The removal of the veil of Moses is both necessary and prophesied, and cringing fear must give way to hopeful confidence and joy in the presence of the Lord. But especially in these proud times of self-esteem, there must be some manner in which we come to realize that we are in the presence of the Holy One of Israel,

As the ancient hymn from the Liturgy of St James says, All mortal flesh must keep silence, and with fear and trembling stand, pondering nothing earthly minded, for with blessing in His, Christ our God to Earth descendeth, our full homage to demand.

The veil of Moses is removed, but the “veil” of reverence, whether literal or metaphorical  must remain.

21 Responses

  1. Annette Strachan says:

    Jesus drove out the sellers in the Temple saying “It is written, ‘My house shall be a house of prayer’ …

  2. Jamie R says:

    I have noticed a tendency towards a posture of ‘friendship’ with Jesus among friends and acquaintances, that, to me at least, seems to dispense with any real sense of reverence. One friend told us that the was going to spend some time “hanging out with Jesus” during her vacation. This made me uncomfortable. I view Jesus as a friend, for sure, and accessible – but a friend whose very nature should elicit reverence and awe.

    • Sarah in WA says:

      My husband has a standard quip for the mentality you mentioned: “Jesus isn’t your buddy. He’s your God and KING.”

    • Cadian says:

      @Jamie R:

      St Theresa of Jesus (Avila) said “Prayer is a conversation between friends.”
      St Therese of the Child Jesus and Holy Face (Lisieux) said ” I have not the courage to look through books of beautiful prays, so I do as a child, I tell the lord all I want and he understands”.
      Jesus himself said to call The Father Abba ( Daddy ).

      I find these three reminders very helpful. I do wish more people would be more reverent at Mass. But, when making time to go and Visit with Our Lord, I think it’s ok to be more “casual”. Like you were going over to a good friends house. As someone who suffers from scrupulosity knowing that I can “just tell the lord all I want and he understands” is very comforting when I start a cycle of “self correcting” with each thing I say or have to “stop myself and repeat” a prayer because “I mess it up”. We are in the age of Mercy. We should take Jesus up on his offer of said Mercy and feel comfortable with his Love. We all need to do this … all of us.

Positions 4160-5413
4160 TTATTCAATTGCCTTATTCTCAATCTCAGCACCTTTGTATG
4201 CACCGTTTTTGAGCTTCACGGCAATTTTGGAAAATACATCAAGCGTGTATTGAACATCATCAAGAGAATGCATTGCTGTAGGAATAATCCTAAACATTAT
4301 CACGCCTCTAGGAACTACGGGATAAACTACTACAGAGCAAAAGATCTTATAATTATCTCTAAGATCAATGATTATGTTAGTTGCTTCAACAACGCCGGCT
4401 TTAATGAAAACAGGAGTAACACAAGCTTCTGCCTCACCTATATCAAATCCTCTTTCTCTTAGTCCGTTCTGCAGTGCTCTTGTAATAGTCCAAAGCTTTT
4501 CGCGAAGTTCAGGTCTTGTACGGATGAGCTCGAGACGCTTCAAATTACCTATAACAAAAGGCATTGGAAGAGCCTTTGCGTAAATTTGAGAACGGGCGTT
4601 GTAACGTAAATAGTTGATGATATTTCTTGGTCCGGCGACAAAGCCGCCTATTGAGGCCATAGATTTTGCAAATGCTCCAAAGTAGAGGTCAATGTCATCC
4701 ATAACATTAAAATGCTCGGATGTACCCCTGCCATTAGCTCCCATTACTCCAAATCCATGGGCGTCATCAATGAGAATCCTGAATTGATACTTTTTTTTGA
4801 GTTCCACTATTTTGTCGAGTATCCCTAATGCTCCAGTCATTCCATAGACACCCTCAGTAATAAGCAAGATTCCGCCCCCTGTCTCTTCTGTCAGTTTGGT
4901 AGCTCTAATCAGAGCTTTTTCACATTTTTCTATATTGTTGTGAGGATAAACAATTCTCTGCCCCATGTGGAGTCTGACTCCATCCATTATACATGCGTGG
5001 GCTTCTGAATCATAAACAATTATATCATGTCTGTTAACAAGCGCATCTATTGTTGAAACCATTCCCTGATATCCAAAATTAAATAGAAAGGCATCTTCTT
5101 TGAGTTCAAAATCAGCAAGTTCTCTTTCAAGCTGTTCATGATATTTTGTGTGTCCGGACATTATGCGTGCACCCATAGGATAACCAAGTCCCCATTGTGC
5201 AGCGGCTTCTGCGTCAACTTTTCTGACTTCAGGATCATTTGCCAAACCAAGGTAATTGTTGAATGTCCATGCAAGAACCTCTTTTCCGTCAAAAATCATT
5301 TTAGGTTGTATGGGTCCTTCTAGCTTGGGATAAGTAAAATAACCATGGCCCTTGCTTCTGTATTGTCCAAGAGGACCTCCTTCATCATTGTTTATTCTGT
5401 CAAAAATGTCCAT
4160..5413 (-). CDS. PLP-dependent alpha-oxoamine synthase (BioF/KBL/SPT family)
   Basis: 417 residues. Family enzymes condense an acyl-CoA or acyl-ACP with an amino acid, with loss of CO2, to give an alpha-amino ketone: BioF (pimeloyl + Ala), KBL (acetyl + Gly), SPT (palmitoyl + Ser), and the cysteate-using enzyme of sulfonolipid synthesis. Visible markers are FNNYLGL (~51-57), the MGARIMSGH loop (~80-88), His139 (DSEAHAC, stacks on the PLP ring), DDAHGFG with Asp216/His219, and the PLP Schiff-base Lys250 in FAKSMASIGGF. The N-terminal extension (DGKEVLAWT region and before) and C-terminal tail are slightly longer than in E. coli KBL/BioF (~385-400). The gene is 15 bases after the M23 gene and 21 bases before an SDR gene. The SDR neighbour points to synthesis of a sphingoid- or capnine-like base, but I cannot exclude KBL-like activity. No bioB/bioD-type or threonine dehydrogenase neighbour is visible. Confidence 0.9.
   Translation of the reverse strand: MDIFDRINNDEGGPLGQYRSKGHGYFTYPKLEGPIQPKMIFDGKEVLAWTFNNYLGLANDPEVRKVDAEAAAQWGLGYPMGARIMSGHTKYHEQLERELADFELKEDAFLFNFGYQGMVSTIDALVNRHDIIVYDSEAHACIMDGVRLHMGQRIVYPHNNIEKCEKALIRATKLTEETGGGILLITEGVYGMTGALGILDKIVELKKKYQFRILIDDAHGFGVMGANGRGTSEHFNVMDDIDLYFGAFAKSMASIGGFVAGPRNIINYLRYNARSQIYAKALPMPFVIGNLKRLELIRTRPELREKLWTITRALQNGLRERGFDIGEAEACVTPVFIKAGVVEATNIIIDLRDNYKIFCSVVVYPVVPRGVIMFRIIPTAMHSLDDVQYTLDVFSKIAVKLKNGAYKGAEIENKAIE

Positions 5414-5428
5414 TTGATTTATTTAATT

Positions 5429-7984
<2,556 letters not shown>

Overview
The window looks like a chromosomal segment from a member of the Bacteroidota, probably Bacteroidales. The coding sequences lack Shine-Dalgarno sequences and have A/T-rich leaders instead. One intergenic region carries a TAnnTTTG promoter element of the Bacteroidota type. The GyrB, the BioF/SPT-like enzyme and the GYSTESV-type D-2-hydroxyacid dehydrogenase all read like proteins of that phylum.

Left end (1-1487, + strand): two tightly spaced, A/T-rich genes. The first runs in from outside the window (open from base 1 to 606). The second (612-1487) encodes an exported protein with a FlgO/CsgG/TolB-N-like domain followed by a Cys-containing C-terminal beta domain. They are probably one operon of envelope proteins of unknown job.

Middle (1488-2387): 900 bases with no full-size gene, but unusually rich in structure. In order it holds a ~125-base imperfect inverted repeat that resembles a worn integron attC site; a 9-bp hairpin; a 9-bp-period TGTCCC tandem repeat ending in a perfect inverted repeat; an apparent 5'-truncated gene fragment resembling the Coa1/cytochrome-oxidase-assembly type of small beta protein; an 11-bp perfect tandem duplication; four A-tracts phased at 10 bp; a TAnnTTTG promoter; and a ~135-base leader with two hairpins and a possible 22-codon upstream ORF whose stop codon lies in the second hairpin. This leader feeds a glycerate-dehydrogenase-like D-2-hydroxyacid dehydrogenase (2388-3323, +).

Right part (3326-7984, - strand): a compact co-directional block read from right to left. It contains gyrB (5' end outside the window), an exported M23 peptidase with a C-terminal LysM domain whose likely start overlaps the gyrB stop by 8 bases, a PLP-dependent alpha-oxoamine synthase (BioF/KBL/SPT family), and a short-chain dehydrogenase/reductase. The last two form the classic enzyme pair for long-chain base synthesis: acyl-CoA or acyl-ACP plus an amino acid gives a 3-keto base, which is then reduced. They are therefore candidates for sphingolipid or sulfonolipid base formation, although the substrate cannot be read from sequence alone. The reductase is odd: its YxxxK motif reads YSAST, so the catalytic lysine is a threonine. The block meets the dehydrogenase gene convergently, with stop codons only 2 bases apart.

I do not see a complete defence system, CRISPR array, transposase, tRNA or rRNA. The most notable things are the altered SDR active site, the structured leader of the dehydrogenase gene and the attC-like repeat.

• Some balancing is lack here. What you say is not untrue. But my Father (while he lived) was not my friend, he was my father. In the same way we can speak of Jesus as a friend and a God as Abba, but we must not speak equivocally as though we were co-equal with God. This not a relationship between equals at all. My earthly father was never my equal, he was someone to whom I owed reverence and respect. Even more so God.

        • Cadian says:

          @ Msgr. Pope:

          I can see how one may have read into what I wrote as being “co-equal”. That was never my intention, nor do I think I am co-equal with God in anyway. I was attempting to address the fact that many seem to be “scared” to speak with God in any other way that “formal prayers” in some form or the other. I know full well I am a fallen creature in need of God’s Love and because He wishes to freely give me His love I owe him all reverance and respect he is due and more so. I think what I wrote about, at least for this scrupulous sinner, would be comforting for those who wish to find a way to be closer to God. Just talk to Him ever day, throughout the day, and go visit Him regularly. Hope this makes sense.

  3. susanna says:

    Sing that hymn before every Mass. The world doesn’t esteem silence today.

  4. MTMajor says:

    It is this loss of the “veil of reverence” at Mass that causes my wife and I so much heartache. This results in our seemingly never ending quest to locate and attend reverent Mass within our diocese, sometimes many miles from our home. While unfortunate, it is our small suffering and we pray for more reverence at all Masses.

  5. TJV3 says:

    Msgr,

    As a point of interest, many years ago, an orthodox rabbi friend, in speaking of Yom Kippur, noted that the bells and the rope on the High Priest were not employed “just in case”. It was not an uncommon occurrence for the High Priest to expire while in the Holy of Holies. If this was the old dispensation, it just highlights the reverence we ought to show our Divine Lord in the Blessed Sacrament and during the Sacred Liturgy.

  6. mdepie says:

    I think one modest start would be to remind people of the real presence. This could be done by moving the tabernacles when possible to the center of the Church behind the alter. In most church’s I have been in I find people tend to bow or genuflect to an image of some kind that is behind the alter and certainly I understand this is an attempt at reverence but I think we are forgetting as Catholics we do not just have pictures of Jesus we are supposed to believe in the tabernacle we have Jesus himself. This is a very hard belief to hold and we need constant aids to help us hold it. At least I do. Recently I was at mass and saw a Eucharistic host dropped on the floor in the center of the Church ( I was receiving in a line approaching the alter from the side). I tried to tell the Eucharistic minister that a host had been dropped across the way ( even pointing at it) but he did not quite get the message and the host remained on the floor. I did not want to run across the Church to pick it up myself ( as I thought this might be disruptive to those trying to receive) And frankly was baffled as to what to do, Fortunately after what seemed like a long time someone noticed the host before it was trampled underfoot and picked it up.

    I think what this illustrates is how far we have come in the 45 years or so since I received first holy communion on my knees, with a paten under my chin so that the host dare not hit the ground. I am not saying that we need to return to that exact model but there is no question that everybody recognized that the Host we HOLY and therefore the inside of a Church was HOLY as well. In fact the nuns used to tell us to bless ourselves when we passed a Church in a car etc.. Again we do not have to recreate 1967 in north east Pennsylvania. But the problem is that there is no sense that God is in the Church. If there was a stronger return to a very strong theology of the Eucharist, a mention here or there of some Eucharistic miracles, less “lord of the dance” and more incense, well then things might change.